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Why Invest in Adult Learning?

By Gerhard Bisovsky

This is a preliminary (work-in-progress) version of the article. Contributions and comments to the author are welcome.

Adult education is effective and investments in adult education by the state, the economic sector and also individuals pay off.

The effects of adult education overlap to the greatest extent possible with the effects of initial education.[1] The transfer of learning outcomes obtained from adult education is more direct and also quicker than in initial education or training that is part of the formal educational system. Adult learners are already employed or accept a new job soon after successfully completing a continuing education programme and put their knowledge and skills into practice immediately. Non-formal adult education in particular can react very quickly to new requirements and promotes innovation in this context with workplace related learning. In addition, adult education builds bridges to the formal educational system and offers paths of learning to the higher education system and in the tertiary sector. One study by the German Institute for Adult Education (DIE) and the Institute for Education and Socio-Economic Research and Consulting comes to the conclusion that adult education is particularly significant for innovation[2].

Particularly important are the key competences[3] that provide the basis for the educational system. Adult education makes it possible to refresh and upgrade one's key qualifications since they change in reaction to technological and economic development.

Adult education has an effect on the individual, the economy and society.

The effects can be summarized as follows. Effects on the individual have an impact in turn on economic and societal development, the converse of which is also true.


Individuals



Monetary effects

Income

Employability

Basic education

Skills and qualifications

Well-being

General well-being

Self-confidence

Health (mental and physical)

Social benefits

Voluntary activities

Activities for society

Civic commitment

The economy



Innovative capacity

Employee skills and competences

Participation in learning processes

Competitiveness

Productivity

Innovation and motivation

Society



Social effects and sustainability

Health

Environment

Reduction in criminal activity

Effects on living together

Social cohesion

Tolerance

Living together

Budgetary effects

Tax payments

Transfer payments

Return on investment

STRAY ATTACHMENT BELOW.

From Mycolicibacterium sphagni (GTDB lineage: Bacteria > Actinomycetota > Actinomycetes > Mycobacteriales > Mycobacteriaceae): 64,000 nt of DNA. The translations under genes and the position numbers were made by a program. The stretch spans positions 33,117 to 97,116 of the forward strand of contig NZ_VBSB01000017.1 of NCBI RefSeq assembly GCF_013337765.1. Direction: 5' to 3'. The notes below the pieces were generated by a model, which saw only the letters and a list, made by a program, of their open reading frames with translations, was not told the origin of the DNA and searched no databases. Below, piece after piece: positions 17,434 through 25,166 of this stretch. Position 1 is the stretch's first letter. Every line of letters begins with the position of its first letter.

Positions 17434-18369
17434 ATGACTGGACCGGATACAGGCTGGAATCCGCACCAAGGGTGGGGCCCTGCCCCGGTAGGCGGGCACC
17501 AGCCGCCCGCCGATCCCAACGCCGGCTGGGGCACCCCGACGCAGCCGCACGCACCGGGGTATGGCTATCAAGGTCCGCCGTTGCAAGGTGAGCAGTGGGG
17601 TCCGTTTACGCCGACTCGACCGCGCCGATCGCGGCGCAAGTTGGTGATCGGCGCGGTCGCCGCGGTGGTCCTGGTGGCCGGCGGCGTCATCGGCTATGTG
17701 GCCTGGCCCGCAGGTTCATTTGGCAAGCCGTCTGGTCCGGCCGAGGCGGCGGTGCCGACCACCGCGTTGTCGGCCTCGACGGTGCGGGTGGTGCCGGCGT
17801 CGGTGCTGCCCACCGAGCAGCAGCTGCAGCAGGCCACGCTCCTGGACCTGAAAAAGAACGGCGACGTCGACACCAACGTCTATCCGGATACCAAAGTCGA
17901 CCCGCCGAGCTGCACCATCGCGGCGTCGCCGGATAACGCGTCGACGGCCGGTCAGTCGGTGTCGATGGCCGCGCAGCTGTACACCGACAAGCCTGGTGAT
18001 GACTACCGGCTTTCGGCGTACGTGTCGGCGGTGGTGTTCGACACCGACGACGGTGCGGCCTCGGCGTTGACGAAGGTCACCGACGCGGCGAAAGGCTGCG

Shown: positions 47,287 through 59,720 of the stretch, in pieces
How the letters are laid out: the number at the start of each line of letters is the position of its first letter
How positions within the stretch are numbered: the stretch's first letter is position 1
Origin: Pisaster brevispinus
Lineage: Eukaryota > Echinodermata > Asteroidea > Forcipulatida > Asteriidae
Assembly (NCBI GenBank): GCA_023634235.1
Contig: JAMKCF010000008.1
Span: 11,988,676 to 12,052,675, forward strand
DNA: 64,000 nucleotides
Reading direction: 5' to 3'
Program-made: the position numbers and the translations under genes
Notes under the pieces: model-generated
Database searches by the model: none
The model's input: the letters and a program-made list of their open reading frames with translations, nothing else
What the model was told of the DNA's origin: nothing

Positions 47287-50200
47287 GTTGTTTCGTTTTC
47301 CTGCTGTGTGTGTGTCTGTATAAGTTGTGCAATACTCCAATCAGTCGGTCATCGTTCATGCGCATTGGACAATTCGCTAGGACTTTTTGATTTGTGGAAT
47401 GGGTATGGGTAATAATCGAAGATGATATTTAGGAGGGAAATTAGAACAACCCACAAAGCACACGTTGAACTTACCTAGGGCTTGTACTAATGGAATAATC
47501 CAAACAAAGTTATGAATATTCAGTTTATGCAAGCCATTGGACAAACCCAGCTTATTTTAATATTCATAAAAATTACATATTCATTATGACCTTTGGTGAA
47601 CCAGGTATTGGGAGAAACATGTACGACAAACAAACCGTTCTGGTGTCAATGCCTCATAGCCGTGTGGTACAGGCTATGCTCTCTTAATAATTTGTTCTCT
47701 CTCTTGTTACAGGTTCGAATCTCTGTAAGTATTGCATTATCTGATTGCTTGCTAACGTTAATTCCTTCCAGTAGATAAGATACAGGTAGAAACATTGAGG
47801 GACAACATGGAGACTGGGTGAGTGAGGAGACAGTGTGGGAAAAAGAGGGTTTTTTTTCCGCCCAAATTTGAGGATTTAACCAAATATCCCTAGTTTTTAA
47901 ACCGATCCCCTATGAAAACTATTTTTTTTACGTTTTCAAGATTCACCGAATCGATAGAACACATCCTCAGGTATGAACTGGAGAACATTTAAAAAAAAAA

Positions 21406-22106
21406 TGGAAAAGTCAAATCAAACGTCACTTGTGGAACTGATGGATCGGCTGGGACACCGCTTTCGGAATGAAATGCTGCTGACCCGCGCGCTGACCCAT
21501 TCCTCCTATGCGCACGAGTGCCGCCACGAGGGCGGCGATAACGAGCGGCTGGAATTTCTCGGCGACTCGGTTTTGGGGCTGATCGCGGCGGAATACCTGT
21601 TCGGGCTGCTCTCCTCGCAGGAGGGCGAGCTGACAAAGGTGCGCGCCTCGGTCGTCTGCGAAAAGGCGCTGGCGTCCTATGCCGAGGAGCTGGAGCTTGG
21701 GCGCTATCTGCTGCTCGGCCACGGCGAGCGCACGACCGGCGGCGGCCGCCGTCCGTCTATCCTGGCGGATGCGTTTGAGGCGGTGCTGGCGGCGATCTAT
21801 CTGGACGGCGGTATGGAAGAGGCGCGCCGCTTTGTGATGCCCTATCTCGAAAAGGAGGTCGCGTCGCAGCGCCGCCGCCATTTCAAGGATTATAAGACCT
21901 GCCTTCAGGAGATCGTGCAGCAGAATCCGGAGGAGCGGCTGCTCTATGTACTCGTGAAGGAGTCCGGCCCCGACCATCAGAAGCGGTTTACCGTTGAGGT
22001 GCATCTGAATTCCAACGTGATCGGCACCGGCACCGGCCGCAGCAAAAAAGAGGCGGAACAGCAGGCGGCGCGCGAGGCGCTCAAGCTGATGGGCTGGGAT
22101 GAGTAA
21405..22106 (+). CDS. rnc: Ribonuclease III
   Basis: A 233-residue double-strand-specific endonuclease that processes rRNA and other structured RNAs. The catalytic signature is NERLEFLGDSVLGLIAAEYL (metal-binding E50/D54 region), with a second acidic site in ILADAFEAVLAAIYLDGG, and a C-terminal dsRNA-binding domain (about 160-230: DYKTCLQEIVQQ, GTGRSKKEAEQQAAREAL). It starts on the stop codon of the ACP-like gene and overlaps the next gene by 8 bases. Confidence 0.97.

Monetary effects

Adults with a tertiary degree earn more than adults who have a secondary degree (second stage), who in turn earn more than adults with training under the level of a secondary degree (second stage). If adults with a secondary degree (second stage) with earned income are taken as the standard of comparison, adults without a degree earn around 20 per cent less, adults with a post-secondary, non-tertiary degree earn around 10 per cent more and adults with a tertiary degree earn around 60 per cent more. [4]

A similar effect can be seen at a higher level of skills and competences.

Employability

Adequate basic competences in reading, writing, arithmetic and computer literacy are fundamental to improving employability. They contribute to combating poverty and have an effect on income.

The employment rate and income rise as the level of education and level of competence increase. For adults with a tertiary degree, the probability is 23 percentage points higher that their monthly income is in the top 25 per cent than for adults whose highest level of education is a secondary degree (second stage) or a post-secondary, non-tertiary degree.[5]

Well-being

Conducted in multiple European countries, the BeLL study[6] has shown that participation in adult learning goes hand in hand with better personal well-being. Between 70 and 87 per cent spoke of positive changes from taking a course in terms of motivation to learn, social contacts, general well-being and life satisfaction. Furthermore, great changes appeared in health consciousness and also openness and tolerance. The effects are the largest with people with a low level of education and of qualifications.

Social benefits

As part of the PIAAC[7], adults with higher competences did better on average in terms of voluntary activities, interpersonal trust and political effectiveness (i.e. whether a person believes he or she is able to influence what the government does) in particular.

When the impacts on society as a whole are compared across all educational groups, the greatest differences are found between adults with a level of education lower than a secondary degree (second stage) and adults with a tertiary degree in the areas of political effectiveness and interpersonal trust. The share of adults who responded that they have an influence on what the government does (political effectiveness) increases with each additional level of education that has been completed.[8]

Innovative capacity

Innovative capacity is promoted by the level of education and of qualifications as well as by the skills of a company's employees as well as freelance workers. Participation in lifelong learning and independent learning are key to innovation and productivity.